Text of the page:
A born planner, every minute of every day is recorded in my schedule book. If it is in the book, it will get done. While this high level of organization means that I squeeze every ounce of life out of each day, it also means that any unscheduled chinks in my delicate system throw my life into complete upheaval. Today was one of those days. While teaching, I had a free half-hour in the middle of the day, so I was able to rush my Mini Cooper over to get a routine checkup and oil change. With all the driving I do for my multiple teaching jobs, performance gigs, and weekly lessons, I try to keep her fighting fit. Unfortunately, when I went to pick up my beloved car, they found a major problem with the coolant pump and told me that I could not safely drive to Los Angeles on Monday with this problem. Therein lies the broken cog in the balance of my days. I begged them to fix my car tomorrow as my mind started racing to figure out how to get to my multiple jobs without wheels. I was frustrated and angry, wanting life to be easier and my car to be fixed so that I could focus on my many other pressing tasks. I was angry at the reality that things break down and the tools we use daily require maintenance and upkeep. I felt the world was not being fair–adding problems to my to-do list rather than subtracting them. This war with reality made me miserable, stressed, and flustered.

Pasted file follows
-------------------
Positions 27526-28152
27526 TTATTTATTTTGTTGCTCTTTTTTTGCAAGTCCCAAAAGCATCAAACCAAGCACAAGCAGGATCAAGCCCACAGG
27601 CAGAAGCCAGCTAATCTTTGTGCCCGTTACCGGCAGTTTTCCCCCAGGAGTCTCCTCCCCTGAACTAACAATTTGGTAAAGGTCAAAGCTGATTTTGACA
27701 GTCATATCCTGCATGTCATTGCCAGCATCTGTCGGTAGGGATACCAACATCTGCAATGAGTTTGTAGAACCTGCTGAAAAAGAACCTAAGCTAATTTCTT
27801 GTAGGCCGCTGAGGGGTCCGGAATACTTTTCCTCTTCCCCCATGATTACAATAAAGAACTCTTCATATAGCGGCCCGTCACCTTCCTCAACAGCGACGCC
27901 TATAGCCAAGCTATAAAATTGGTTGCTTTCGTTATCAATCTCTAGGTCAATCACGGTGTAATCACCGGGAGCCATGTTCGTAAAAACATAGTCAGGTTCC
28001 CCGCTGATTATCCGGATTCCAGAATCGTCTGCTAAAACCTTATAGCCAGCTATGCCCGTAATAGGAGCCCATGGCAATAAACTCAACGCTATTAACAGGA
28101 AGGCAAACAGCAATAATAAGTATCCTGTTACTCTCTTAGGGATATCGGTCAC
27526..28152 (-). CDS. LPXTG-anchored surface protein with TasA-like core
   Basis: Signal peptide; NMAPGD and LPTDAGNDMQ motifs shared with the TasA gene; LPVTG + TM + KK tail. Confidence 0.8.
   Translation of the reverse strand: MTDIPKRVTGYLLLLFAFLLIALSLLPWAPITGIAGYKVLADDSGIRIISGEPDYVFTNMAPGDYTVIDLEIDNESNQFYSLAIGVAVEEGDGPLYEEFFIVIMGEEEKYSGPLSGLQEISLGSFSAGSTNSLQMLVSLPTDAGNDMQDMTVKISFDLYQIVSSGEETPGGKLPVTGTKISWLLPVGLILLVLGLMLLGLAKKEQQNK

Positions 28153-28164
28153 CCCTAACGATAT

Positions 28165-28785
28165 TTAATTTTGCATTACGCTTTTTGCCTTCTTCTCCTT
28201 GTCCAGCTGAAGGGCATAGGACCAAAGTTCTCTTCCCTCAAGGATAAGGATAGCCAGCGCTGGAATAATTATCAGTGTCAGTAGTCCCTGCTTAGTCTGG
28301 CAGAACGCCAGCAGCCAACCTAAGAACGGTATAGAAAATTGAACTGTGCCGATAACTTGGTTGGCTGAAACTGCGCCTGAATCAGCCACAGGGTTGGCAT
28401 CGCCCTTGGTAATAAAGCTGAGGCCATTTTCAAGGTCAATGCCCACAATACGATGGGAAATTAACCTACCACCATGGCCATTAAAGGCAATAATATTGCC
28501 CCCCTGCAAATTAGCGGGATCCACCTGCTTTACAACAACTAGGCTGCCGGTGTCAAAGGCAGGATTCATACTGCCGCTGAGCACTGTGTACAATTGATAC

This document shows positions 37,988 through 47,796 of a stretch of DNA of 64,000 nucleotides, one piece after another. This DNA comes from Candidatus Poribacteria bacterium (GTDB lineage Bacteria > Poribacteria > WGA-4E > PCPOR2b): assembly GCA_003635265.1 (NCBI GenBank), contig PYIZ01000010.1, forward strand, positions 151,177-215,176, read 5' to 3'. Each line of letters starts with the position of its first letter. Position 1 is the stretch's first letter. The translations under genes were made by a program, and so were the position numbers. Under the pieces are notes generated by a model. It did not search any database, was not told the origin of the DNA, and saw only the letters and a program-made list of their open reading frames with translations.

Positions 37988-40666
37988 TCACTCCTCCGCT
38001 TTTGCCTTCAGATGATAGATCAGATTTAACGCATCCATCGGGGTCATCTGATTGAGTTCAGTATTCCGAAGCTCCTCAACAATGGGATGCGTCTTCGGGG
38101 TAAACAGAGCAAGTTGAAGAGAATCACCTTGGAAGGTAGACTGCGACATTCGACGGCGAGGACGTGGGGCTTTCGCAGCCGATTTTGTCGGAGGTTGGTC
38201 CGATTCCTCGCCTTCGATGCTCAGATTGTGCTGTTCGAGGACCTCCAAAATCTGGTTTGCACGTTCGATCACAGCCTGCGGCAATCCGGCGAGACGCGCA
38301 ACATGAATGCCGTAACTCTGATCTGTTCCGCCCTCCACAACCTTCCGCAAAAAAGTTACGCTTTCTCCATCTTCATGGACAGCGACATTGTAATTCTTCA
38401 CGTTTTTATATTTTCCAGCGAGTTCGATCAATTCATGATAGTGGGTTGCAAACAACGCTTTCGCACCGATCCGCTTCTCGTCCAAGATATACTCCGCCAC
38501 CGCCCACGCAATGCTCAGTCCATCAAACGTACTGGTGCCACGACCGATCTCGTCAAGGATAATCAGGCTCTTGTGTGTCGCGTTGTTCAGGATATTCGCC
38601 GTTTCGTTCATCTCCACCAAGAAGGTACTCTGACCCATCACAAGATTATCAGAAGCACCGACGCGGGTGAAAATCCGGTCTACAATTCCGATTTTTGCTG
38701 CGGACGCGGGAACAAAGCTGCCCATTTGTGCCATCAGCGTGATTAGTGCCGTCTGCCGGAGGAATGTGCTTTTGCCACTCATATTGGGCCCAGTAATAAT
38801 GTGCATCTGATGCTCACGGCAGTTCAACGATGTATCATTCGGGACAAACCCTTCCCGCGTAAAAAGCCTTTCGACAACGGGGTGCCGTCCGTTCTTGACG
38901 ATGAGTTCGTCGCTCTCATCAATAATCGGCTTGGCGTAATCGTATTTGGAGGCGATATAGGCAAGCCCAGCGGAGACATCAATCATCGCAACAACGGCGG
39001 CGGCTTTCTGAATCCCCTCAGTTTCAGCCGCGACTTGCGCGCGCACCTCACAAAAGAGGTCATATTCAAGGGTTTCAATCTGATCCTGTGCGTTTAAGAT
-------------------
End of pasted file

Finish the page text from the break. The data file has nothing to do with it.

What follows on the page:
But then the words of Stephen Cope came to mind: “Through practice, I’ve come to see that the deepest source of my misery is not wanting things to be the way they are. Not wanting myself to be the way I am. Not wanting the world to be the way it is. Not wanting others to be the way they are. Whenever I’m suffering, I find this war with reality to be at the heart of the problem.”
Truly, why should I suffer? In the grand scheme of things, is something like a busted coolant pump really earth-shattering? Rather than swimming against the current which tires you out and gets you nowhere, turn around and allow yourself to float with the tide. Let go to the reality of life and just ride the waves of distress as well as joy. After taking a breath and pausing, I realized my gratitude that my intuition told me to bring in my car for a checkup this week, that I was not stranded on the freeway far from home on Monday, and that my car will be healed and safe by tomorrow evening. Instead of feeling sorry for myself, I suddenly became elated that a major fiasco was waylaid by a minor inconvenience. Our daily trials and tribulations can either break us down or teach us to be grateful for the days when things fall easily into place. Today, I choose gratitude… though perhaps with a few grumblings.
#letsgetflexyin2015 challenge day 7: cobra pose. Daily, I am reminded that life is not lived in black and white. Life is made of passionate emotions: anger, frustration, distress, joy, bliss, beauty, peace. These are the things which give life color–for better or for worse. I am grateful for my colorful life, even on those days I feel whitewashed and walking through a world of darkened hues.